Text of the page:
Happy Strasburg-a-versary

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Lots of promising young guys make their major league debut every year, but there aren’t many like Stephen Strasburg’s, both in anticipation and in actual payoff.  It was a year ago tonight that Strasburg made his, and I’m still in awe over it.

He struck out 14 Pirates batters without issuing a walk.  His last pitch of the night — his 94th — was clocked at 98 MPH. He hit 99 MPH multiple times.  Between the movement of his fastball and that insane, multi-plane slider thing he threw, Pittsburgh never had a chance. With that heat, though, his changeup looked to be like a future killer, much the way Johan Santana and Tim Lincecum have made their bones off of their changeups despite having so much else going for them. Strasburg showed that night — and again, over the course of the handful of starts he got before his ligaments got the better of him — that he was the total package.

Strasburg’s rehab is reportedly going well. He may see some real action late this season and should, barring any setbacks, be ready for regular action to kick off next year.  I don’t know what we’ll see.  I hope we see something as close to the pre-surgery Strasburg as is medically possible, though I worry we won’t.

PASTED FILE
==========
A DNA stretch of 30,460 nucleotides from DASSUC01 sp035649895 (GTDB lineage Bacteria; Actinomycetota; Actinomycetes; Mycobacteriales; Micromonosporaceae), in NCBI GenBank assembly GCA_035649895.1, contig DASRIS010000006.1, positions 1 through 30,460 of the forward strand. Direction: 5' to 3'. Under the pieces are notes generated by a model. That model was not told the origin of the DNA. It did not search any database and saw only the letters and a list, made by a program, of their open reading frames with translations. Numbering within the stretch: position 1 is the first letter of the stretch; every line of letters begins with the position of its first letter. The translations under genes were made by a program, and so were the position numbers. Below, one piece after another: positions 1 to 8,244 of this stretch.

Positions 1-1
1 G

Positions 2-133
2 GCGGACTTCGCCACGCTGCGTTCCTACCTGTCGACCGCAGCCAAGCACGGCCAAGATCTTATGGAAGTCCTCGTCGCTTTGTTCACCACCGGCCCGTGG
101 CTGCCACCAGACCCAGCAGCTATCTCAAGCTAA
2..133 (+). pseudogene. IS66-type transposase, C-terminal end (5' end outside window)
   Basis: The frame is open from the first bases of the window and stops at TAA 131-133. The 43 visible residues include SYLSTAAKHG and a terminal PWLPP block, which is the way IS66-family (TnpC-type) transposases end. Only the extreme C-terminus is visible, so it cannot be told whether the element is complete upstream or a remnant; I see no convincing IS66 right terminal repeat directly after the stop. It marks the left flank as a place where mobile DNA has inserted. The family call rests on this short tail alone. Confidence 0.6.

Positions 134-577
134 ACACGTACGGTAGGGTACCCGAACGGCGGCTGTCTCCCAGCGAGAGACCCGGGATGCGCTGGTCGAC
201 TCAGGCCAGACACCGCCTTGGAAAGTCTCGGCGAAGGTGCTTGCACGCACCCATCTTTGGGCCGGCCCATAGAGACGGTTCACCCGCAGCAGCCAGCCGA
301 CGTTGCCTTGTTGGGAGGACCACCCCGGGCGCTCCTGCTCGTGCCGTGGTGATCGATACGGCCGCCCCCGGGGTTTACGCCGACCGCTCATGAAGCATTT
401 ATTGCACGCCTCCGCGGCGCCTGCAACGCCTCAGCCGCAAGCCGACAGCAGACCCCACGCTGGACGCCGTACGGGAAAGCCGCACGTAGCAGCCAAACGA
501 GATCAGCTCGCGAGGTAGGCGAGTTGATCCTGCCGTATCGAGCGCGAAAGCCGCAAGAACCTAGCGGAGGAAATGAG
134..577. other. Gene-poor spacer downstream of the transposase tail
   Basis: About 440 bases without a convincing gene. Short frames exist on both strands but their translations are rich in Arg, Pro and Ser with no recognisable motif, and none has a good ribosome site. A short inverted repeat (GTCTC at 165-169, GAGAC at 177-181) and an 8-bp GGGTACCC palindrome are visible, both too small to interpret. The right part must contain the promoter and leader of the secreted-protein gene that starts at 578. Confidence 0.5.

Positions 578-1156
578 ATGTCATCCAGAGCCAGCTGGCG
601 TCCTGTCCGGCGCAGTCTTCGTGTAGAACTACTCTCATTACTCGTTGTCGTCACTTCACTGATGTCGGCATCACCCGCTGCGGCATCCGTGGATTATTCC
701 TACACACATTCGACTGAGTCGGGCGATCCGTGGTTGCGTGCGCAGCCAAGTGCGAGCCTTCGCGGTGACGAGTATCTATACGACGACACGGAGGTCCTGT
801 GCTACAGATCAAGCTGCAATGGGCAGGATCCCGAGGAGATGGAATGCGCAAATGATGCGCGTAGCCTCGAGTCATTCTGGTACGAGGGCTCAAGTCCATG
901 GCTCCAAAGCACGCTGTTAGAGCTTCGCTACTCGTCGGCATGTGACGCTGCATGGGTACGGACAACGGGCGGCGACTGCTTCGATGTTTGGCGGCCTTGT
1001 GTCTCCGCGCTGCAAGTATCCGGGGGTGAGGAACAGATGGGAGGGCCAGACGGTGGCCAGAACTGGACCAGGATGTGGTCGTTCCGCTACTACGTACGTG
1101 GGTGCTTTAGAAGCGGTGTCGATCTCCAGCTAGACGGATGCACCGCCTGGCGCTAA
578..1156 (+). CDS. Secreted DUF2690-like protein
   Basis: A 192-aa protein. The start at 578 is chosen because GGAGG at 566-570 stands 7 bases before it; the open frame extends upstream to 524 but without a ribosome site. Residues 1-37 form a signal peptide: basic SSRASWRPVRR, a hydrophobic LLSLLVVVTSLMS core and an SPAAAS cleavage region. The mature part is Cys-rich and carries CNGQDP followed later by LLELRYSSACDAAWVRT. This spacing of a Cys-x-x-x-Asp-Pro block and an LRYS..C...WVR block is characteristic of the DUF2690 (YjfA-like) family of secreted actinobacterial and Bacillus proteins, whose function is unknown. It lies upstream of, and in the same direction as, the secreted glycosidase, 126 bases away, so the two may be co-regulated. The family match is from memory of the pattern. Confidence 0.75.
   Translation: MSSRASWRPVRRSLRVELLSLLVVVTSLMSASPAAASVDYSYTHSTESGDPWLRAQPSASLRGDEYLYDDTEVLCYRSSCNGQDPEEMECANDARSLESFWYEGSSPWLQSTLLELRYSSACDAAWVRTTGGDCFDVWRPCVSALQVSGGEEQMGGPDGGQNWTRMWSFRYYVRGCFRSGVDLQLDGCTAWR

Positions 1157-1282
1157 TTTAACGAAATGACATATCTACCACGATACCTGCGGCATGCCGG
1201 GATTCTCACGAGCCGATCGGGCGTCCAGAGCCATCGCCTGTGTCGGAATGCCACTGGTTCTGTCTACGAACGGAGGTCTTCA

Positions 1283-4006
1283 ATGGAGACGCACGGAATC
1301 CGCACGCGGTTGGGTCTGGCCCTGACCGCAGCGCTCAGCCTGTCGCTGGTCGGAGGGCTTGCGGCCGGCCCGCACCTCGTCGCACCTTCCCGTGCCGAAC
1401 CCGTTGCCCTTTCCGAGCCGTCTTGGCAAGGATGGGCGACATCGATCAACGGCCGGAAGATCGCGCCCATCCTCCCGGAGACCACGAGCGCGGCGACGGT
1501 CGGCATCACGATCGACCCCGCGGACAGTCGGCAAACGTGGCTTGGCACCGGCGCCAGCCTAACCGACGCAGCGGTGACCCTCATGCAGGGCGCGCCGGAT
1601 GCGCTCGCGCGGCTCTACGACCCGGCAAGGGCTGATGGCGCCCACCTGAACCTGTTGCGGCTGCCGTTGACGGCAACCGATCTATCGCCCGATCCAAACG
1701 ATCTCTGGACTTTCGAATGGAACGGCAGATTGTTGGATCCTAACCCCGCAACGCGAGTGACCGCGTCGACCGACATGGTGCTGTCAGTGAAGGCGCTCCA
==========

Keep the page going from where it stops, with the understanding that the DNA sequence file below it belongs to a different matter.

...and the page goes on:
But even if we don’t, we’ll still have those few weeks of 2010 when some of the most electric stuff every unleashed by a rookie pitcher made its way into our living rooms.

Happy Strasburg-a-versary.

Dodgers, Reds discussing a Yasiel Puig trade

Yasiel Puig
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Here’s a rumor from yesterday afternoon that sort of fell through the cracks, but it’s fun enough to think about for a few moments: Ken Rosenthal reports that the Dodgers and Reds have had “multiple” trade discussions involving Yasiel Puig.

Puig is a potential trade candidate, either (a) because he’s “disgruntled,” according to Dylan Hernandez of the Los Angeles Times last week; or (b) because the Dodgers want to clear salary and roster spots in order to sign a big-name player, according to Rosenthal here. Many people suspect that the Dodgers are going to make a run at Bryce Harper, for example, and if that’s the case they’d no doubt want to open up right field for him.

It seems questionable that any Reds-Dodgers talks would get a ton of traction, especially given that Rosenthal reports that there’s a possibility of the Dodgers taking on Reds pitcher Homer Bailey and the $28 million he’s still owed in order to get some talent back from the Reds in a trade. That would seem to defeat the purpose of unloading Puig’s salary, but this is the sort of things we all talk about now given that the league has, more or less, a defacto salary cap imposed by the Competitive Balance Tax.